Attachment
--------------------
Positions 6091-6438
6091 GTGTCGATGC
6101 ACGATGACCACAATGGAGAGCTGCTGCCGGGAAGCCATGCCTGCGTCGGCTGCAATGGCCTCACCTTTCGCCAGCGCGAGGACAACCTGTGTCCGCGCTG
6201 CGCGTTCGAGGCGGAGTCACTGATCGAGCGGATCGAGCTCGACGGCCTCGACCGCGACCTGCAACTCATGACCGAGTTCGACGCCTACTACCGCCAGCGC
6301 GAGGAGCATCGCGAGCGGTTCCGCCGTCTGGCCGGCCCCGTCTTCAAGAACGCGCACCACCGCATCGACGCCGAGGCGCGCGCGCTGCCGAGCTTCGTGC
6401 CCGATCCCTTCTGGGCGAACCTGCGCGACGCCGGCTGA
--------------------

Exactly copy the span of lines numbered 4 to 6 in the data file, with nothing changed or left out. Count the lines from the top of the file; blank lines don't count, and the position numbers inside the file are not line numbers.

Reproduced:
6201 CGCGTTCGAGGCGGAGTCACTGATCGAGCGGATCGAGCTCGACGGCCTCGACCGCGACCTGCAACTCATGACCGAGTTCGACGCCTACTACCGCCAGCGC
6301 GAGGAGCATCGCGAGCGGTTCCGCCGTCTGGCCGGCCCCGTCTTCAAGAACGCGCACCACCGCATCGACGCCGAGGCGCGCGCGCTGCCGAGCTTCGTGC
6401 CCGATCCCTTCTGGGCGAACCTGCGCGACGCCGGCTGA